In this lesson, we are checking out three guitar licks in the style of the Texas blues star, Freddie King. King’s playing was always incredibly melodic and memorable, often due to singable single note licks and rhythmic motifs. His style influenced a whole generation of blues guitarists and his techniques are still just as applicable today as they were when he first released them!
Freddie King Guitar Example 1 – Chord
Freddie King often used this voicing of an E7 chord to add excitement in his 12 bar blues progressions. Being high up the neck allows for some melodic interest and grabs the listeners attention too. In bar two of this lick we have moving sixth shapes. Having a descending pattern of sixths and adding in slides and a displaced triplet feel is a great new tool to add into your blues licks.
Freddie King Guitar Example 2 – Technique
Today’s technique is mini string skips. Often guitarists get stuck playing licks always on adjacent strings. Knowing your shapes so well that you can skip one/or multiple strings adds instant excitement to the listener. This lick revolves around a G7 chord. King often used repeating patterns with subtle variations to maximise his lick vocabulary. Start of slowly with this one as it is a little bit of a finger twister.
Freddie King Guitar Example 3 – Guitar Lick
Today’s guitar lick involves taking the lick we learnt in example two, and moving it into different keys to create a complete blues pattern. Today we are using G, moving the same pattern but into C and D. This is a fantastic way to take one lick you are working on and create a whole blues guitar piece!
For classic Freddie King style guitar licks, I recommend buying the album “Hide Away Best Of.” My favourite track on that album being “Hide Away.”
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Guitar Lesson Video Transcription
Hi YouTube! Simon here once again for Fundamental Changes. Today we’re looking at the awesome Freddie King. Let’s get to that, just after this.
As we saw in Example 1, this is kind of a mixture of the chord and the technique this week, something a little bit different. The chord we’ve got is this nice voicing of E7, so we’ve got nothing, nothing, 12-11-9-12, and you’re doing triplets on that: triple it, triple it, triple it, such a nice voicing of the E7.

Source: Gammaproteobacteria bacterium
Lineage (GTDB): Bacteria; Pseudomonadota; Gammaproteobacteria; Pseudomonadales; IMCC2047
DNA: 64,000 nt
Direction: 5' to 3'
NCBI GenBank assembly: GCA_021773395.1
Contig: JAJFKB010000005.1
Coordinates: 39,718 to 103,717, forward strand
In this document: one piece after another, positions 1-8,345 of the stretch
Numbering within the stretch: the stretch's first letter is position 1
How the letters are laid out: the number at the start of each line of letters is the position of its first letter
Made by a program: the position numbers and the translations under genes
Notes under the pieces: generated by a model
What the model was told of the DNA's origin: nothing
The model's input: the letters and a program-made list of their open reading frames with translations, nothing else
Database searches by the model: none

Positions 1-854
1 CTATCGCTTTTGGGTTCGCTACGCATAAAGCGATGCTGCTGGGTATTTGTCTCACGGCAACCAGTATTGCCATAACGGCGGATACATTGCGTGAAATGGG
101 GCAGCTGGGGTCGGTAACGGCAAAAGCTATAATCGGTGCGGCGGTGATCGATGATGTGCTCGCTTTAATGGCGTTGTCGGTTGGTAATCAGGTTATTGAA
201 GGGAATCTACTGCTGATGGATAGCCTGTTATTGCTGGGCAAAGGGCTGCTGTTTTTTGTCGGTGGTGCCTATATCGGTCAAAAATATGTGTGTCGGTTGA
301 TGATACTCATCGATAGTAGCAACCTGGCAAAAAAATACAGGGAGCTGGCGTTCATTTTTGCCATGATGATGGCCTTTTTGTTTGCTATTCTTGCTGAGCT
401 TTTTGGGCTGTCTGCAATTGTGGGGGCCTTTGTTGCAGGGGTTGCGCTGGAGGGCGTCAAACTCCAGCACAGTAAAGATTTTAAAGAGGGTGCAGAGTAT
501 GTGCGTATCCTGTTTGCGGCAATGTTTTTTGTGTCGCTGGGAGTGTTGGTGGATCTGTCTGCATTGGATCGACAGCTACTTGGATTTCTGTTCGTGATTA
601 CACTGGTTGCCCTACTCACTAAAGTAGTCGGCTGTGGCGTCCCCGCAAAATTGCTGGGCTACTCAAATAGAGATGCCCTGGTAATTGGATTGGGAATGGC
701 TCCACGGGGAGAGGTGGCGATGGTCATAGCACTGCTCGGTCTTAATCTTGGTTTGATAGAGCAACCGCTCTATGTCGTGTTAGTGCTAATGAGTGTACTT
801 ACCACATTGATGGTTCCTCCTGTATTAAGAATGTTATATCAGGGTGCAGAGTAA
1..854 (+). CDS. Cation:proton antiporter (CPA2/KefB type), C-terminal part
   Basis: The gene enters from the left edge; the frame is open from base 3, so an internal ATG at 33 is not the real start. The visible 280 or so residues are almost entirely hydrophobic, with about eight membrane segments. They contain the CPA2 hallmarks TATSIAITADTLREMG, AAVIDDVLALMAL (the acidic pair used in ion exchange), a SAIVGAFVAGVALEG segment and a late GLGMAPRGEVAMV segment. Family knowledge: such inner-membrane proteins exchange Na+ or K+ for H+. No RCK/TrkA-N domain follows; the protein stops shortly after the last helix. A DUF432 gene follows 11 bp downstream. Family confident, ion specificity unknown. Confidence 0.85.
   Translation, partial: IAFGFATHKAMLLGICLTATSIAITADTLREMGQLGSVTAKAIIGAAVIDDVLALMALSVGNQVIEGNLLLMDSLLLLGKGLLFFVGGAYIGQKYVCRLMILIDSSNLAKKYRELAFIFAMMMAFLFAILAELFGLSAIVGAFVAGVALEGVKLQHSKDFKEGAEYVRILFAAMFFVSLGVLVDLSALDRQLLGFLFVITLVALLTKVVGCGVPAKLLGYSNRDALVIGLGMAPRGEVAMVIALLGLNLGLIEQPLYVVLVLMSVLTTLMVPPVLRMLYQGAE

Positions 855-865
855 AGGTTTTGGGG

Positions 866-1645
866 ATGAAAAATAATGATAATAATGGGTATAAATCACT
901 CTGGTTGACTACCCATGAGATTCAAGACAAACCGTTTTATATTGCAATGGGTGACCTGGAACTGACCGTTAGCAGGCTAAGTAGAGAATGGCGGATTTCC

Then we’ve got 6th, and we’re moving them up and around in E, so we’re taking different notes of the E, and we’re harmonizing them, we’re putting a 6th above it, all from the notes of E.
We’ve got these little shapes, and as you can see, I added in some little slides as well. Freddie King would often do this to create nice little motifs and riffs, and the voicing itself really broke up in the middle of his 12 bar blues. He’d often do these little stabs. That’s Example 1.
As you saw there in lick 2, we’ve got a G7 type lick, G dominant 7, obviously your 3rd fret bar chord E shape minus your little finger, if you’ve not come across that. We’re up around the G major pentatonic, which is the same as your E minor pentatonic of the 12th fret, starting from the 2nd note, the G.
Start off with a little triplet run, and then we’ve got these cool little mini string skips. That’s the kind of other technique I wanted you to do today, is don’t always play adjacent strings. Start to incorporate some jumps into your licks. Even if it’s just a pentatonic, you’re coming through, and you’re skipping a string. It can sound really, really effective guys, like Eric Johnson.Loads of different people do this as well. That’s your little G7 lick there that works really nicely. String skips, add them into your playing.
The last one here we saw today, as you saw, was I didn’t do a slo-mo of this, because that bit alone will take about 2 minutes long. Hopefully you can work it out, because this is exactly the same as Example 2, where we start in the 12th fret, but we’re moving this G7, into C7 and D7, so we’re getting 1-4-5 type blues progression in G.
This is a really fun way to make 1 lick into a whole blues progression. We’re doing it up in G, and then move it back to the 5th fret around the 5th and 7th frets for the C, backs of G, etc, etc., and 7th and 9th for the D as well.
The chords underlined, that will be your C7, which is your A major minus the middle one of those notes you just bar through, move your fingers on the D7, the same, up 2 frets.
Hope you’ve enjoyed these. I’ll see you next time.
Hi everyone, thanks for watching these 3 licks in the style of the awesome Freddie King. As I say every time, go and check out Joseph’s wicked website Fundamental Changes, and check out his books on Amazon as well. They’re really great.
Also, go head and look at my YouTube channel, SDPguitar, for more free licks and tabs. See you next time.